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Ashford Affair, The Paperback – 17 Apr 2013
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Most helpful customer reviews on Amazon.com
While there is nothing amiss about Willig's two narratives, those readers already familiar with the formula might find each character's revelations dull when compared to other authors who have mastered this technique. In fact, Willig's own novel, "That Summer" set in the world of the Pre-Raphaelite brotherhood does a far better job of pulling the reader in than this one does.
Even though "The Ashford Affair" boasts of a colonial African backdrop--shades of "Out of Africa"--the ambiance isn't there--the story could take place anywhere with a crop change of soy or alfalfa instead of the requisite coffee. Willig does manage to report the sense of ennui that occurred after WW1 and plagued an entire generation tired of war and its aftermath. Nonetheless, the story seems stale and predictable when viewed within the context of this genre.
Bottom line? Lauren Willig's novel of English aristocracy and the desire to find meaning and love after WW1 works on a perfunctory level; the modern story line of lawyer Clemmie and her failure to succeed in relationships seems formulaic rather than fresh. Recommended for those who are looking for a rehash of Kate Morton's "The House at Riverton" without the details and character building, indulge and enjoy.
Diana Faillace Von Behren
"Buzzard's Eye View"
I know she researched, and carefully crafted this book. I know she is talented.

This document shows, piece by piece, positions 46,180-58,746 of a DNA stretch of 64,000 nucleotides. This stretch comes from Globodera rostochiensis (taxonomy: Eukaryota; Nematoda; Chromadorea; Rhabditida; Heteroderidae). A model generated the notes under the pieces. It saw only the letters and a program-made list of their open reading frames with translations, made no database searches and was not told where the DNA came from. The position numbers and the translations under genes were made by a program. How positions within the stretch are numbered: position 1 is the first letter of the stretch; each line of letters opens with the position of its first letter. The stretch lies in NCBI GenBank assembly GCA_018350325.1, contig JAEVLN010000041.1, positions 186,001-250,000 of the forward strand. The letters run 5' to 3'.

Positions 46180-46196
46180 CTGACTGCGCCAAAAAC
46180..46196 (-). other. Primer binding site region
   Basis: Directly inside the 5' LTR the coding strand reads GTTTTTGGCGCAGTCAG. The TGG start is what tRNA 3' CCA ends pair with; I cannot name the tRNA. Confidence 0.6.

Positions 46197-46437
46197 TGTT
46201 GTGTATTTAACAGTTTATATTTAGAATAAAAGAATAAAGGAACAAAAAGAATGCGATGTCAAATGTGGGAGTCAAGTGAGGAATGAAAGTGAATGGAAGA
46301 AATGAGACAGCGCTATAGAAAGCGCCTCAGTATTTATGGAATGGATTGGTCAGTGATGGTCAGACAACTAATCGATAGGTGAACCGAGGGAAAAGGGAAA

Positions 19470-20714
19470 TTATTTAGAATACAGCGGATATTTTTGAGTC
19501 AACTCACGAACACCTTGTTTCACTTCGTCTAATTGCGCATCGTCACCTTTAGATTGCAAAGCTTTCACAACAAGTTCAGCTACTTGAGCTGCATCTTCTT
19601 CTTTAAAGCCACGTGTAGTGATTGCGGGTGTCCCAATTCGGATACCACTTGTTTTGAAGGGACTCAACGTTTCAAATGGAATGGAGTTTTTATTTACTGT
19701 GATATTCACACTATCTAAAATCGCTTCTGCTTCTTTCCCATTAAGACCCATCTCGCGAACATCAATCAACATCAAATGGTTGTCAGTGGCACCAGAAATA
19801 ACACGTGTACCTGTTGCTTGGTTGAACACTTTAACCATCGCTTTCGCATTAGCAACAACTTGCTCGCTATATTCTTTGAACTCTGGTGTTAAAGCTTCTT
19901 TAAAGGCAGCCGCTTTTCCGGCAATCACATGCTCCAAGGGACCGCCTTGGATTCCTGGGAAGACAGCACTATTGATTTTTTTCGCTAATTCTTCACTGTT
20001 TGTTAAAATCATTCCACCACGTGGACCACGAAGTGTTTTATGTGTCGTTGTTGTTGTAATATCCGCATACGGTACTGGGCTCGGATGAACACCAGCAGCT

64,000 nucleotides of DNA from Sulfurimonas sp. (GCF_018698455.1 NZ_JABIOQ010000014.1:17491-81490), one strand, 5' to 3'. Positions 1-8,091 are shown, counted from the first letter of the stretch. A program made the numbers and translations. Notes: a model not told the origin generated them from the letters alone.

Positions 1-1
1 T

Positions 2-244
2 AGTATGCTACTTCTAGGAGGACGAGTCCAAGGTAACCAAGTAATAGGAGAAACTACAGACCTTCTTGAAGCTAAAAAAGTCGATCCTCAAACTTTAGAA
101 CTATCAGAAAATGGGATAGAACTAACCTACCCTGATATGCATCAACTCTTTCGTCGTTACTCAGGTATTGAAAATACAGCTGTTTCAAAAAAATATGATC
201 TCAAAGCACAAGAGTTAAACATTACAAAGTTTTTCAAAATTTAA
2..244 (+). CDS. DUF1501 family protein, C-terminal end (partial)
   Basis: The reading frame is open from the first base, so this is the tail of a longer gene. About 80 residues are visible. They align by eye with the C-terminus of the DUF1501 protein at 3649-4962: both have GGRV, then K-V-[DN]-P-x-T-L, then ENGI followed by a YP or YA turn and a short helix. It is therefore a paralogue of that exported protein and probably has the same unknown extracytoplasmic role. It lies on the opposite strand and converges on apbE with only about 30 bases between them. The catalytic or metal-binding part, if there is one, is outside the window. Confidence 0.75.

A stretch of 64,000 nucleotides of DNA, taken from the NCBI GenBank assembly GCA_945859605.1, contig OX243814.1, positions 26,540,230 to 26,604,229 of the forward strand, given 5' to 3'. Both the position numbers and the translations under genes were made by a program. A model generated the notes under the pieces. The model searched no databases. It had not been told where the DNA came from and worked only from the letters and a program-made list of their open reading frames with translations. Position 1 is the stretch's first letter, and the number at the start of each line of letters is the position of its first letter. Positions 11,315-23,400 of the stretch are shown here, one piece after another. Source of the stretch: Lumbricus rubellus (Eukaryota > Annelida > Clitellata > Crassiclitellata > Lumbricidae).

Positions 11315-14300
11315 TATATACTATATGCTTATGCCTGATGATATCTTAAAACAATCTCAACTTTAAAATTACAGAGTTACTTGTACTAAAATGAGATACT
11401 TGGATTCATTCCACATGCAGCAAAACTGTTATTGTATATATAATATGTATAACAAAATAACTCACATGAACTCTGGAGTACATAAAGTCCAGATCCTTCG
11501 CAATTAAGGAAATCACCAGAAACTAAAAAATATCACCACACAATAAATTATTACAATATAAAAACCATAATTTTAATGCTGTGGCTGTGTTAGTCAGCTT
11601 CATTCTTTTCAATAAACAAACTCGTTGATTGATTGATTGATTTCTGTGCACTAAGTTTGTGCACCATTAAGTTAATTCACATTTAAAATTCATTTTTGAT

But in the end. This one was a boring book till the end. From the binning till the end, I felt a constant jumping and rushing and I never really felt that I was part of the story. There were peak moments. But it felt rushed. And then so much information was thrown at the reader but all the sudden we are at a dramatic point and it has to be aligned differently.
I can see what she was trying to do. Keep us guessing, make us wonder and also follow and enjoy the story.
But half way through she lost me. Her style is this jumping back and forth. Her skill is while she is jumping in history and time, she can really create both worlds so well that you are part of either one. And love both of them.
But this one was full of exploding moments and never a floating story so to speak. Several open ends were there and then finally, the end.. I wanted more explanations, answers. But also understood why she ended it as she did. And I can't say I dislike it. It was well done. I wished I had been given the information how Bea had done it. But also understand that she left that out because it wasn't written down anywhere. She put a modern ending to the book and tried to touch all open ends a little bit. I honestly found it boring and interesting. There were many good ideas she used. But for me some didn't line up and some were just too much.
All in all a nice book. But not an exciting read.